March 2013 Night Photography Events Calendar

Each month I post a monthly night photography events calendar on the first day of the month. Events listed on the calendar are suitable for wide-field and moderate-telephoto astrophotography, as well as for general night photography. The calendar does not include events or subjects that are more suited to telescopes or extreme telephoto lenses. Unless otherwise stated, all events occur in the United States at mid-latitudes. Most of the events also occur at other locations, although some of them may require correction for latitude and longitude.

If you sign up for my free Night Photography News eNewsletter, you’ll receive each calendar two weeks early, on the 15th of the preceeding month. This will give you more time to plan your night shooting.

Times are Eastern Standard Time (UTC-5) until March 10, when Eastern Daylight Time (UTC-4) begins.

All month Orion,  the night sky’s brightest and most prominent constellation, shines in the evening night sky. At the beginning of the month, it sets around midnight and by the end of the month, it sets soon after twilight.  It works well as either a complement to a night sky scene or as the prominent compositional element.
All month Jupiter is the brightest object in the night sky after the moon.
1 – 12 The zodiacal light is visible in the west after sunset from dark locations. See this blog post for more information.
7 – 20 Comet PanSTARRS is visible low on the western horizon after sunset. The comet may be visible a few days earlier than this, and for several weeks afterwards it slowly fades away as it moves farther away. The best views for photography will be begin on the 12th, the night after new moon, and continue until around the 17th. It will appear very low on the horizon, so you’ll need to find an unobstructed location from which to view. Watch for regular updates and photo tips on the Digital After Dark® blog.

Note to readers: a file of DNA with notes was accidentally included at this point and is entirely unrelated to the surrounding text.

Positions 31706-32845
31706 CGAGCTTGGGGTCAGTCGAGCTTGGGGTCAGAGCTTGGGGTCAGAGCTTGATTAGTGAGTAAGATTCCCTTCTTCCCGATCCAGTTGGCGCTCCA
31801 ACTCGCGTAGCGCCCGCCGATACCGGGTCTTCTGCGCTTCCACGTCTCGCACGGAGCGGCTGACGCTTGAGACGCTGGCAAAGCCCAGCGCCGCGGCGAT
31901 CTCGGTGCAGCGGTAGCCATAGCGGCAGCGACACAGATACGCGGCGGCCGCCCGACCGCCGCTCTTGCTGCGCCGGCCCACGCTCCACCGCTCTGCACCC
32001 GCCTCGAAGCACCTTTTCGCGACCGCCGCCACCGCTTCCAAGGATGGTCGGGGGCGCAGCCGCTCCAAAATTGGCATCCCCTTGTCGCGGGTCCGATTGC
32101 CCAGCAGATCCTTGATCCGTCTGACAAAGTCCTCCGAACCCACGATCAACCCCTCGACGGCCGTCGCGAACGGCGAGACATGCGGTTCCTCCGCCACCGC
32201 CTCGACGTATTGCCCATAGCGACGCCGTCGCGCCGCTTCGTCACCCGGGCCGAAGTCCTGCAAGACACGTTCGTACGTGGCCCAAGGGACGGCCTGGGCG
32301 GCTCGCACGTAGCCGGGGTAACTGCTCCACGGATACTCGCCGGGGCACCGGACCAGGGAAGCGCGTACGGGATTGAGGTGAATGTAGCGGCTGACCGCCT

4 Third quarter moon at 4:53pm.
8 The crescent moon shines in the dawn twilight sky. 
9 The thin crescent moon shines low on the horizon in the dawn twilight sky
10 Daylight Savings Time begins at 2am. Most of the United States and Canada will set their clocks forward one hour.
10 A very thin crescent moon lies very low on the horizon in the dawn twilight sky.
11 New moon at 3:51pm.  Don’t forget, the best time to shoot the stars (either as pinpoints or star trails) is when there is no light pollution from the moon.
12 A very thin crescent moon shines very low on the horizon in the dusk twilight sky to the west. Look for Comet PanSTARRS to the left of the moon.
13 The thin crescent moon shines low on the horizon in the dusk twilight sky. Look for Comet PanSTARRS below the moon.
14 The crescent moon shines in the dusk twilight sky.  Comet PanSTARRS lies to the lower right of the moon.
17 Jupiter shines very close to the waxing crescent moon. Look to the west a couple hours after sunset.
17 Saint Patrick’s Day is observed. Major landmarks around the work have special green lighting displays to celebrate the holidays, providing terrific night photo opportunities. Google “turning green for saint patrick’s day 2013” to find something near you. 
19 First quarter moon at 1:27pm.
20 Spring begins in the Northern Hemisphere at 7:02am.
27 Full moon at 3:26pm.  Don’t forget, in addition to including the full moon as a complement to a landscape or urban scene, you can use the light from the full (or nearly full) moon to illuminate your scene.

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